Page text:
Humanities on defensive, finds champions at Duke
Humanities research remains strong at Duke, despite the threat of funding cuts and political attacks in universities across the country.
Funding for the humanities has fallen since the 2008 recession and, in many major universities today, humanities research constitutes less than 1 percent of overall research funding. On top of declining financial support, widespread perceptions of the humanities as antiquated and attacks directed toward its perceived lack of practicality have increasingly put the humanities on the defense.
Nonetheless, the humanities is not without its champions. At Duke, its strongest supporters include Board of Trustees Chair David Rubenstein and President Richard Brodhead, who in 2013 co-chaired a report in defense of the humanities titled “The Heart of the Matter.” Financial support of the humanities at the University has remained steady over the past few years, and interest in the humanities has increased, said Dean of the Humanities Srivinas Aravamudan.
“People keep talking about the humanities in decline,” Aravamudan said. “I would argue Duke is a place where the humanities is getting more attraction.”
Aravamudan attributed the growth in interest to the increasing diffusion of the humanities into other fields.
Christina Chia, associate director of the John Hope Franklin Humanities Institute, noted that humanities research has become increasingly more interdisciplinary over the past few years—often combining research in other fields such as digital media, global health or biology.
“We want to encourage very capacious, open-ended humanities research,” Chia said. “There should be space for people to do pure research and for people who are interested in the intersection between neurobiology and literature.”
The University’s several humanities labs have recently undertaken several projects incorporating interdisciplinary research. Located in Smith Warehouse, the Wired! Lab on campus employs historical visualization technologies to study architectural and urban history.
“Humanities research increasingly uses digital technologies to interrogate topics,” said Elisabeth Naskin, Ph.D. student in art history and member of the Visualizing Venice project within the Wired! Lab. “These technologies require software and equipment as well as support staff and can require as much financial investment as traditional scientific research.”
Regardless, funding for humanities research continues to be dwarfed by funding for natural and social sciences research. In 2013, the University allocated $57 million in funding for research in the natural sciences, $6.8 million for research in the social sciences and $1.3 million in funding for research in the humanities, according to Vice Provost for Research Jim Siedow.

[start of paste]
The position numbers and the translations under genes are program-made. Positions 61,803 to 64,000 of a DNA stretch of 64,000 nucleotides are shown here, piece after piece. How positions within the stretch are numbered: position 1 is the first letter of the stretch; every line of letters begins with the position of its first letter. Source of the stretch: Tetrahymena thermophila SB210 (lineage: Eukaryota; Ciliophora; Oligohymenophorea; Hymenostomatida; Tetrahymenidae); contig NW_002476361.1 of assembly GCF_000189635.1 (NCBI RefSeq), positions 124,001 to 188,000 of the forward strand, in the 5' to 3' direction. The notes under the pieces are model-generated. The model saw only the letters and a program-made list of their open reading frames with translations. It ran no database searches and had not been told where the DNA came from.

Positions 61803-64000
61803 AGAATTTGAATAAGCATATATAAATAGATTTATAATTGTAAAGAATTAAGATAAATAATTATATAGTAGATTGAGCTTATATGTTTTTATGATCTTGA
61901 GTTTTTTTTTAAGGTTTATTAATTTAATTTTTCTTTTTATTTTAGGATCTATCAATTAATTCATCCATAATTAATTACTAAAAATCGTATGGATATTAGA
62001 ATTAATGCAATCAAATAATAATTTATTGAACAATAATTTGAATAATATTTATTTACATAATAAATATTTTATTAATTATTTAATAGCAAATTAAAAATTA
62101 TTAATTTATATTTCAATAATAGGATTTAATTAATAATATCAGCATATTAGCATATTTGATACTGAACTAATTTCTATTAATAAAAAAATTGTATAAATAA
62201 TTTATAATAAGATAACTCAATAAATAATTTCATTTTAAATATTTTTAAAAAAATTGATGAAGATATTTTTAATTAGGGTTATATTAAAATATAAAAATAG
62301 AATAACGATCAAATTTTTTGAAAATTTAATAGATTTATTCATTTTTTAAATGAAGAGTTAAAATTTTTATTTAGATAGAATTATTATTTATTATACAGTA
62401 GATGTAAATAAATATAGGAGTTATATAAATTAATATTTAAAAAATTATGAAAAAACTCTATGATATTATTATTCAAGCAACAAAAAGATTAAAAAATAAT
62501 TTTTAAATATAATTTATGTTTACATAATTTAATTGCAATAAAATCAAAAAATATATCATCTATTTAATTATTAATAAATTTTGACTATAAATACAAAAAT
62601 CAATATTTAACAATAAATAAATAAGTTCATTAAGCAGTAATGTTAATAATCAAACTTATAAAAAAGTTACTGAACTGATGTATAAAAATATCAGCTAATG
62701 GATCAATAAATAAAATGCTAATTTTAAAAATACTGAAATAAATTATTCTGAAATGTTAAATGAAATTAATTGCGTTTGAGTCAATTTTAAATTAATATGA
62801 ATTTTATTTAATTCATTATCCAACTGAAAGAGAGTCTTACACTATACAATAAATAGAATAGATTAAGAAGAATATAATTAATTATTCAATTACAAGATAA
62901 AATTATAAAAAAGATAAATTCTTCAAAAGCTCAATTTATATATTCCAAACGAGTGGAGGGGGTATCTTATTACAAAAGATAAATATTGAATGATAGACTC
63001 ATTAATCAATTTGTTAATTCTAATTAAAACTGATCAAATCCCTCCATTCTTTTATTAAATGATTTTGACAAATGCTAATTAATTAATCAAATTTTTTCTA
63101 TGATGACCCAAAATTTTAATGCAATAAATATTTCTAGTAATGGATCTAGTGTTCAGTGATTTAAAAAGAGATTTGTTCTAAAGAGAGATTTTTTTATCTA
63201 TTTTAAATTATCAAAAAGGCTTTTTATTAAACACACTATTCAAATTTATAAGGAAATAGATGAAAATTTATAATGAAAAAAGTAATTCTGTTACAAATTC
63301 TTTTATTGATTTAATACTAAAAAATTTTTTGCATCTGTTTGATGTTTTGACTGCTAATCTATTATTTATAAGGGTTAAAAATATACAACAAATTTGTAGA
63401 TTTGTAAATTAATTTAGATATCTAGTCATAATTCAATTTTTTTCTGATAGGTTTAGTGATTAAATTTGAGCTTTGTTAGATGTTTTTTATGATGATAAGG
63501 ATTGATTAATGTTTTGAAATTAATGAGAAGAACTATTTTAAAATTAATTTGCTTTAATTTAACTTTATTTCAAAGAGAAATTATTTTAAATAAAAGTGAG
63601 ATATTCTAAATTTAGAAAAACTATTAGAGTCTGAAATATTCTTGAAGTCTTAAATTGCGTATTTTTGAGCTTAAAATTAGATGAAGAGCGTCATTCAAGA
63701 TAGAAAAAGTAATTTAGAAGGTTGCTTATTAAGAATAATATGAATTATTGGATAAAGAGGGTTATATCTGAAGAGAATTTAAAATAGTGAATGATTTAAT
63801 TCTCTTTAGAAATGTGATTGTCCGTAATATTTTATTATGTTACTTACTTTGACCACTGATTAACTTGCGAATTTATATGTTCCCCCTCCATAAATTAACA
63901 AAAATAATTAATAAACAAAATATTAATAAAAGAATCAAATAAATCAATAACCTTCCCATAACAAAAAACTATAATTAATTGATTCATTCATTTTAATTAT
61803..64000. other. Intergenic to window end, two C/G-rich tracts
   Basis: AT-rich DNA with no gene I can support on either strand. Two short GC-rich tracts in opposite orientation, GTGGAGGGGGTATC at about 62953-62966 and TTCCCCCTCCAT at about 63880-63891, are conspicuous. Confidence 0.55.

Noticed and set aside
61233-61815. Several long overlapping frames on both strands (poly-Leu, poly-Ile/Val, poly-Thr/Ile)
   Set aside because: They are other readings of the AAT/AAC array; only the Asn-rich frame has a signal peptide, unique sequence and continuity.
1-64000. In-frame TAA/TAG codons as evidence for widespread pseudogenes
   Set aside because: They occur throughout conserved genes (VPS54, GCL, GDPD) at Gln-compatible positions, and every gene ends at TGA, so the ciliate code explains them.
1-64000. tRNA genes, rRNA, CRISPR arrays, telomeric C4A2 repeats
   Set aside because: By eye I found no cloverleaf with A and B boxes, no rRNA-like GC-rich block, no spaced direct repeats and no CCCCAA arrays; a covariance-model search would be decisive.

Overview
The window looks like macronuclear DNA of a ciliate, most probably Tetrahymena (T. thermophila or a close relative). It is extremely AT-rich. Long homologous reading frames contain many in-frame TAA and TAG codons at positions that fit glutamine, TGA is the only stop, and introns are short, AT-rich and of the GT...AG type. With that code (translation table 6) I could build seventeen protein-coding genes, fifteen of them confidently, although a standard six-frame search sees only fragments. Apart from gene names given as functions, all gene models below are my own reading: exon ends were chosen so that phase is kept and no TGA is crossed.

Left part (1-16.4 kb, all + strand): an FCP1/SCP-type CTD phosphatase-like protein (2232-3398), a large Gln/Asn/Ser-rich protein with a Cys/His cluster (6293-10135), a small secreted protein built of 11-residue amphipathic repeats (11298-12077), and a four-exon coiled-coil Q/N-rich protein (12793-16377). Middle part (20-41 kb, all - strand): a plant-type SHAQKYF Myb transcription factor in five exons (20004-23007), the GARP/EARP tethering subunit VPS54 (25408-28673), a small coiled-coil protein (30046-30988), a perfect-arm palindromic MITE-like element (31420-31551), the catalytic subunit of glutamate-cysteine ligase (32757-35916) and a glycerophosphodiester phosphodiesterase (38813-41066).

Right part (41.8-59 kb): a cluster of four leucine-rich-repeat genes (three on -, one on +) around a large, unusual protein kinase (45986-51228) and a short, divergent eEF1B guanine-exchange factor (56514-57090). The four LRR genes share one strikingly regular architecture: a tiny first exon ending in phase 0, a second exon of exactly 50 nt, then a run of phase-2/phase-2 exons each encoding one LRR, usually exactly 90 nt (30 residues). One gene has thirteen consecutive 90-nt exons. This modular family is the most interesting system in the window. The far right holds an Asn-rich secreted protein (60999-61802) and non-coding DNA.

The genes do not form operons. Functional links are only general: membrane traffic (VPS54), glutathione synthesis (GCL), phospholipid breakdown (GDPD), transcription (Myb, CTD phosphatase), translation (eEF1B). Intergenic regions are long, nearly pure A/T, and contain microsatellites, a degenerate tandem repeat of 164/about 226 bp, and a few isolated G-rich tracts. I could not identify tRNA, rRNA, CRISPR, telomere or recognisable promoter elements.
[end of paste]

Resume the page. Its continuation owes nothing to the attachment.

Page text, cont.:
Despite the disparity, Lee Baker, dean of academic affairs for Trinity College of Arts and Sciences and associate vice provost for undergraduate education, called funding for the natural sciences and funding for the humanities as different as “apples and oranges.”
“There’s a real big disparity in the equipment and setting,” Baker said. “You don’t need laser beams in humanities research.”
Although private funding provides significant financial support, federal funding for the humanities is lacking, said John McGowan, director of the Institute for Arts and Humanities at The University of North Carolina at Chapel Hill.
“Do I wish the government gave more funding in the humanities? Yes,” McGowan said. “If they gave 10 percent of what they give to the sciences that would be a huge increase. The number is now less than 1 percent.”
Nationwide, state governments typically provide the most grants for humanities research, awarding 118,445 grants between 2004 and 2012, according to Research Trends magazine. Federal governments followed at 72,528 grants, private sources gave out 64,049 grants and foundations awarded 60,238 grants.
Duke derives most of its funding for humanities from private sponsors and foundations. The humanities labs on campus, including the Wired! Lab, BorderWorks and Haiti Lab, are primarily funded by Humanities Writ Large grant from the Mellon Foundation. Other sources of funding include the Schiff Family Foundation and the National Endowment for the Humanities.
But humanities continue to lag behind both the natural sciences and the social sciences in terms of popularity among students. Including first and second majors, there are between 500 and 550 declared humanities majors at Duke, as opposed to double that in the natural sciences, Aravamudan estimated. He added that 55 to 60 percent of students are in the social sciences, versus 25 to 30 percent natural science and 15 percent humanities.
In light of criticism targeted at the humanities over recent years, administrators continue to emphasize both tangible and non-tangible benefits of studying the humanities.
“A grounding in the humanities provides development in life skills: critical thinking, empathy, the ability to see multiple sides of an issue—these are all “soft” skills employers value greatly in the workplace, often even more so than technical skills,” Maria Wisdom, executive director of the UNC Institute of Arts and Humanities, wrote in an email Tuesday.
Even if studying the humanities does not provide immediate gains, the humanities is worth pursuing for its own sake, Aravamudan said.
“You can ask—why do we have a museum?” Aravamudan said. “Why don’t we just sell the paintings and do something useful with the money? Because it teaches us something about what being a human is. Being human is not just making money and solving problems. Being human is writing a poem. Being human is understanding what beauty is.”